But the best entertainment, by far, was to simply sit in a sidewalk cafe at an intersection and watch the traffic flow. At every stop light motorcycles, scooters and bicycles would all work their way to the front of the line. As the light was about to change there would be a great revving of engines. Then a green light would trigger a Formula 1 type start with trucks, buses, cars, motorcycles, scooters, bicycles, and the odd pedestrian caught off the sidewalk in the mix. Pure madness but fascinating to watch. And most amazingly, in the entire week we never saw an accident.
So what do I think of Paris having been there? Fantastic! I loved it and would happily return if the opportunity presents itself.
Here are but a few of the pictures from Paris, some of which you may not see in the tourist brochures.

Waiting for the flag to drop.

For my Vespa riding friends.

In front of one of many scooter dealerships.

New glass floor in the Eiffel Tower. For scale, those are people in the upper right corner.

Looking up the Seine. Love locks on the Pont des Arts in front of the Louvre.

Just plain ugly.

Kind of seedy actually. Didn’t bother with a show.

Rear side of Notre Dame. Beautiful.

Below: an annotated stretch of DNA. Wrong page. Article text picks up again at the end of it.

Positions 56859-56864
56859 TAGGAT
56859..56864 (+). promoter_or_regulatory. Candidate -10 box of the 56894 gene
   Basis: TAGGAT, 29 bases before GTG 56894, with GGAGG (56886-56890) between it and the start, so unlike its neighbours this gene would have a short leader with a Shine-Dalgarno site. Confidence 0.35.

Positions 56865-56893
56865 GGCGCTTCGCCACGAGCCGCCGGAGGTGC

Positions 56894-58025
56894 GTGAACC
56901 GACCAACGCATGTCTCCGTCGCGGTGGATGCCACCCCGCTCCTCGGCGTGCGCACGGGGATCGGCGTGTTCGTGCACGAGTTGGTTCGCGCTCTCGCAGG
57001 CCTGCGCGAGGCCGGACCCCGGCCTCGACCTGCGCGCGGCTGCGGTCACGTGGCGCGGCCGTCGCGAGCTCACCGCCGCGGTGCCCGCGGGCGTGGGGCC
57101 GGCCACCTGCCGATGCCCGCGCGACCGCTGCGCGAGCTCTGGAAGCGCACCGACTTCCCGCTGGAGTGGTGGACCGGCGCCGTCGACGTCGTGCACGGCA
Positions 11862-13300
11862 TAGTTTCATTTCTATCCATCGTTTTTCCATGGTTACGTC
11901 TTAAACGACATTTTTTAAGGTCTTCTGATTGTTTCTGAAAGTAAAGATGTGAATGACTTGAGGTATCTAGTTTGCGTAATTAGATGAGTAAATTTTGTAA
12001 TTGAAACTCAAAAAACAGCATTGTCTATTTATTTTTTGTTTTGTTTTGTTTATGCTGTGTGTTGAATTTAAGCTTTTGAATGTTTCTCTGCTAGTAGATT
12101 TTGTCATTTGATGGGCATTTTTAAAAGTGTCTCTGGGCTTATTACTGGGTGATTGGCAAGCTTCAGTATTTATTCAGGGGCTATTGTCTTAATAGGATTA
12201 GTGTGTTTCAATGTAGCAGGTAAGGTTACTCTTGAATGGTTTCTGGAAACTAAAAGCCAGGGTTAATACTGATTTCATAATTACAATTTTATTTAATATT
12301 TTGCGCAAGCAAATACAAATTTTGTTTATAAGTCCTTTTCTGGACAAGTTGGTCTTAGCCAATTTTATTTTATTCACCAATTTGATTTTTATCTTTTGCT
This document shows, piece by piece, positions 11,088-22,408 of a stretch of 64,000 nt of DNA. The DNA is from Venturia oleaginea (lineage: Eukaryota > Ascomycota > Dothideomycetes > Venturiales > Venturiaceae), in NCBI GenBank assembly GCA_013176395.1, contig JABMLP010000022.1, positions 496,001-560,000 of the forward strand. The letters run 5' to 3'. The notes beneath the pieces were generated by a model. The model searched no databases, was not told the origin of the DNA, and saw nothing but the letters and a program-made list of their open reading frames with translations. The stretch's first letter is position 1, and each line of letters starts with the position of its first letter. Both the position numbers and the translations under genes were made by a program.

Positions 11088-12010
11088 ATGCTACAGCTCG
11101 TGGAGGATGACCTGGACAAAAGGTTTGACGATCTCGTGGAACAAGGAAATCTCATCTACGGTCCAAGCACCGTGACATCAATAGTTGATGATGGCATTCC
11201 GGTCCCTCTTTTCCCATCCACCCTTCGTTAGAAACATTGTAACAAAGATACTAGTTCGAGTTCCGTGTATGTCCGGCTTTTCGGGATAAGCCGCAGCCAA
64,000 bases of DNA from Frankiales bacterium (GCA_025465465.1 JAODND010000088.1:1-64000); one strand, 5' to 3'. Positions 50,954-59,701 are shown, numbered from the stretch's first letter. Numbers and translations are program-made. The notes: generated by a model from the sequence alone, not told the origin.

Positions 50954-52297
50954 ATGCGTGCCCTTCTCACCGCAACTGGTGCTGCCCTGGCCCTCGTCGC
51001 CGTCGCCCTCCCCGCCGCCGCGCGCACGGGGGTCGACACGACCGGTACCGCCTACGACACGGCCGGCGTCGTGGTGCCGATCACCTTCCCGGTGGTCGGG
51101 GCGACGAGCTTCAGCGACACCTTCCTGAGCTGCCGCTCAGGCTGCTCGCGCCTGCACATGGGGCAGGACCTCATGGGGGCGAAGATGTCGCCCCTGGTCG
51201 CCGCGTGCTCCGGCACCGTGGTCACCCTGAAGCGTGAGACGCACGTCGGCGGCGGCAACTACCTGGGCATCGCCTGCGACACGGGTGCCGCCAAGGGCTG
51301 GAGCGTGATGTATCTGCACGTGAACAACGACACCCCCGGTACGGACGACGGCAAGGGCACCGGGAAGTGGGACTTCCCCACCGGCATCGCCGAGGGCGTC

Fashionable footwear for bicycling. Pretty common.

One of the gardens at Versailles.

l’Arc de Triomphe from la Defense

Aw, can we cuddle?

Probably a good story behind this.

Scooters, scooters everywhere.

A nice looking street of apartments.

Obviously accidents DO happen.
Jim Morrison’s grave in Paris’ largest graveyard.

Excluding the Catacombs, of course.

Some of the bone stackers got quite creative.

The Louvre courtyard. Only part of 1 wing showing; it’s HUGE.
Finally got to see the Mona Lisa, along with all her groupies.

Why it’s not a good idea just to lock the front wheel.

Futuristic vehicle in the Toyota showroom on Champs-Elysees. You have never seen car dealerships like these!

Trying on the Renault Twizy, a 2-seater electric car, for size. A bit tight.

The Eiffel Tower really dominates the skyline.

Why you shouldn’t park your delivery van on the street overnight.